From the Crikey grapevine, the latest tips and rumours …
National security new FIRB focus. As Crikey recently noted, there has been a looming vacancy at the Foreign Investment Review Board, with current chair Brian Wilson’s term expiring over Easter and (at least in our view) it being unlikely Wilson would be reappointed. Well whaddya know — on Saturday, Treasurer Scott Morrison’s office quietly announced that former ASIO head David Irvine — also former head of ASIS when that agency illegally bugged the East Timorese cabinet — would replace Wilson. Irvine was appointed to FIRB in the wake of the dust-up with the Americans over the long-term lease to a Chinese firm of the Port of Darwin, to provide a stronger national security focus to FIRB’s deliberations. Irvine, however, has no business or financial experience of any kind. Expect FIRB to be even more focused on blocking Chinese investment under the former spook.
No jab, no job. Ms Tips hears that the usual annual flu shot offered to News Corp employees has been axed this year due to budget cuts. Will this mean that over winter the News Corp journalists will all be off sick, causing massive productivity decline? We don’t know. But we also hear the company is preparing for cuts as large as those recently announced by Fairfax. Perhaps the company has come to the conclusion that there’s no need to give flu shots for people soon to be made redundant?
Writing policy is tough. There’s no doubting News Corp’s Simon Benson is excellent at writing up a drop from within the Liberal Party. These days at the Oz, Benson might have been miffed that Scott Morrison’s speech today on social housing wasn’t given exclusively to him — Fairfax journalists got it as well, as part of that tiresome habit of politicians these days to deliver their speeches via the morning papers. But Benson was excited about something bigger: a “broader housing package” that the government was working on that would be “cradle to the grave” and “the most comprehensive intervention by a federal government into the life cycle of home ownership”. While we wonder if “cradle to the grave” means the government will be ordering cemeteries turned into housing, what Benson described actually looked more like a set of half-arsed measures resulting from a “round up the usual suspects” call to the public service (the presence of the hoary old “encourage migrants to go to the regions” idea shows that). But things went awry when Benson was given a separate column to do some policy analysis. First, he constructed a bizarre straw man that some unidentified critics thought the federal government was being politically unwise to address housing — “on the surface to be an act of political insanity” — when, um, everyone in the country is crying out for it.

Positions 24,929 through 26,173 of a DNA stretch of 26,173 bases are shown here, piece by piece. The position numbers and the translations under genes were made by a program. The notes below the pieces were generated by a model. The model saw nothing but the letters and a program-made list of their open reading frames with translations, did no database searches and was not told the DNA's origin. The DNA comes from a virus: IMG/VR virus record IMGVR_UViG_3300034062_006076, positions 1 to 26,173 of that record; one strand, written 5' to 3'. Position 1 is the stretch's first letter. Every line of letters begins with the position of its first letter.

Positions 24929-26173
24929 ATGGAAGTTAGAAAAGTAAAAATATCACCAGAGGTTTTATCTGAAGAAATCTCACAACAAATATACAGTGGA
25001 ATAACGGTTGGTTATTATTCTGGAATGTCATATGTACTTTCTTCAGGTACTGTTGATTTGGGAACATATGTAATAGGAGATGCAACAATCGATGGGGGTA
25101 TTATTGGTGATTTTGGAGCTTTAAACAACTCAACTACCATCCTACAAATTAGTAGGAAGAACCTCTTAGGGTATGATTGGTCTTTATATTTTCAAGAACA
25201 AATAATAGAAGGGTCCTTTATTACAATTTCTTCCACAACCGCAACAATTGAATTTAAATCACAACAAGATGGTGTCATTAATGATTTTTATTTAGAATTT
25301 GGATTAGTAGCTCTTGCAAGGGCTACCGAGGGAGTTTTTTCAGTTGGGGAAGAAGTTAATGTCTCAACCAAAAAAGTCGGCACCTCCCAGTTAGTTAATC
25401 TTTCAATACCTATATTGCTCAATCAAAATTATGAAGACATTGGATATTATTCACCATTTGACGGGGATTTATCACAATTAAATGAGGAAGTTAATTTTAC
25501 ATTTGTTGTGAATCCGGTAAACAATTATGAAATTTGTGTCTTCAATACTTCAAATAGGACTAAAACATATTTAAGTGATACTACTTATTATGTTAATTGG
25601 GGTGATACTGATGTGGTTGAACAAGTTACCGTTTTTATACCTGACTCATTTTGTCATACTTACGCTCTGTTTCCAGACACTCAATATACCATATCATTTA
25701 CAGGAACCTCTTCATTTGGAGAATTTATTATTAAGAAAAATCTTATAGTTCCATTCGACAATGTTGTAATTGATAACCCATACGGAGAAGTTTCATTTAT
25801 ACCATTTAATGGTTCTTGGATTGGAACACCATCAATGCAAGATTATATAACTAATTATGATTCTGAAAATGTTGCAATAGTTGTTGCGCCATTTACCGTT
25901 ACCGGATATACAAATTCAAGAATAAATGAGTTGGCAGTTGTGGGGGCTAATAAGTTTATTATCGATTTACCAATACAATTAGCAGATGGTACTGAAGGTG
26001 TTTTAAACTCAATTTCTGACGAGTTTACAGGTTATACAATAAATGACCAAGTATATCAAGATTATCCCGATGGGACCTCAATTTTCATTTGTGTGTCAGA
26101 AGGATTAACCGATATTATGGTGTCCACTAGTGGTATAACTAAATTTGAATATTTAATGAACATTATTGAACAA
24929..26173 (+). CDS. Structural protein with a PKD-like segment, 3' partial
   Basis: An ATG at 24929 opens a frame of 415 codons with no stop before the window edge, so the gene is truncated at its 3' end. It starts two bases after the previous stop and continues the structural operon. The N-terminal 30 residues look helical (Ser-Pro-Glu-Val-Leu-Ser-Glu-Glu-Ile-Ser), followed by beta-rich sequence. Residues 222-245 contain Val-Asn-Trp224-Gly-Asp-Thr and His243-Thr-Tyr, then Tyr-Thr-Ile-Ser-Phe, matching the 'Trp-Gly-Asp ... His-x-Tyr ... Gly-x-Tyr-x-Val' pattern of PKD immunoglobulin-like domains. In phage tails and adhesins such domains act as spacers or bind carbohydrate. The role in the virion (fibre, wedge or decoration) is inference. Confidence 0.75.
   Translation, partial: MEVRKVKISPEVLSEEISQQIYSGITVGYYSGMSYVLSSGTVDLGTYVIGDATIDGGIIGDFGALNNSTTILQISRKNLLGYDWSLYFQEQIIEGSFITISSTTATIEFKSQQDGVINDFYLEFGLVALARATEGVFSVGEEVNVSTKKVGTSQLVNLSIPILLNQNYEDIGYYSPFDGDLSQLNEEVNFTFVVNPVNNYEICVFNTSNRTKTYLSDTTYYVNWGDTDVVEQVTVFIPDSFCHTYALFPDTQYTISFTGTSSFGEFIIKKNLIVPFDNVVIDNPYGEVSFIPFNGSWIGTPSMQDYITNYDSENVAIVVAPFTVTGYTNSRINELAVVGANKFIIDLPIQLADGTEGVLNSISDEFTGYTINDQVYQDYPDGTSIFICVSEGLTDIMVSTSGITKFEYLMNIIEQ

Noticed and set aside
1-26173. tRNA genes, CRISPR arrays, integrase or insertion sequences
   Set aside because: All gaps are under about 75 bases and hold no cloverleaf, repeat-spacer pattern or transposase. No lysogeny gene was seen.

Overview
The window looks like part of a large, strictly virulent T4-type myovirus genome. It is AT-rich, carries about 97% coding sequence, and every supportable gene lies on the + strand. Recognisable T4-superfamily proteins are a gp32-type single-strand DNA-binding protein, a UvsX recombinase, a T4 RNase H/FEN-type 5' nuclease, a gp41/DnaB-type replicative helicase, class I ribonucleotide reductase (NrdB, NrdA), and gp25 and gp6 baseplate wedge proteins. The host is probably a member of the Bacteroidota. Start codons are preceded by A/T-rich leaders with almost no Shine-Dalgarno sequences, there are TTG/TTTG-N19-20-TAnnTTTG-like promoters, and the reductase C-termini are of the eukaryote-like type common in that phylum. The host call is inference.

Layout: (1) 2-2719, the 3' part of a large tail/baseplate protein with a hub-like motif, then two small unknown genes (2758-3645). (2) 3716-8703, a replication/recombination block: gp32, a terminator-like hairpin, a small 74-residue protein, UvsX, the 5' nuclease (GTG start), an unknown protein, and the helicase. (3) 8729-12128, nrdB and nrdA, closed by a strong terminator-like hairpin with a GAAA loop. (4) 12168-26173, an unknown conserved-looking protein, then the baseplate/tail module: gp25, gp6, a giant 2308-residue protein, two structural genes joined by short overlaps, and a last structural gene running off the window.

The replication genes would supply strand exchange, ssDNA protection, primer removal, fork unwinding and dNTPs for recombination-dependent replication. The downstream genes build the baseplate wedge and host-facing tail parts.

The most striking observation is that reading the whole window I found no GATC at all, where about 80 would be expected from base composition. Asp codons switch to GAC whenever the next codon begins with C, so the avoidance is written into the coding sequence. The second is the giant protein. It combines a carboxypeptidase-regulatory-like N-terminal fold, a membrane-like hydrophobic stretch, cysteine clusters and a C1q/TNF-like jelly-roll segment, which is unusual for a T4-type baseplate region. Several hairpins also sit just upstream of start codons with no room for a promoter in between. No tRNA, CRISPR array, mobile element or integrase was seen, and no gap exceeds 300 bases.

Benson then goes on to claim that the whole housing problem is one of too much regulation. Nowhere, of course, does he acknowledge what RBA governor Philip Lowe repeated last week, that taxation arrangements are a major part of the problem, or even that Morrison himself referred to the “excesses” of negative gearing last year, or the now widespread view even within the property sector that the capital gains tax concession, and maybe negative gearing, have to change. Benson also reckons people should be allowed to use their super to buy property instead of “being ripped off by union-run super funds”. Unions don’t run super funds — they’re jointly run by unions and employer groups. And it’s the big bank-owned retail funds that rip people off via high fees and poorer performance. And funny he didn’t mention that even Mathias Cormann thinks allowing super to be used for housing will lead to the obvious consequence: higher house prices. Our advice to Simon the Stenographer — stick to what you’re good at, writing up drops, and leave policy to grown-ups.
Stranger than fiction. Alec Baldwin does an excellent impression of US President Donald Trump. So good, in fact, it fooled an online producer for the Nine Network’s website.
Nine’s mobile news site posted a picture yesterday of Baldwin appearing on Saturday Night Live (which he has been doing since long before the election) alongside a wire story about a meeting between Trump and Chinese President Xi Jinping.
The still is taken from this segment on SNL, which was filmed before Trump was elected president. The story no longer has an image attached to it.
Missing WA election promises found. On Friday we had a tip wondering where WA Labor’s election promises had gone; they were no longer on Mark McGowan or the party’s website, which came just as McGowan was talking up the severity of the financial problems the new government had been left by its predecessor. Luckily, a tipster tells us the promises documents can be found here. We just love being so helpful.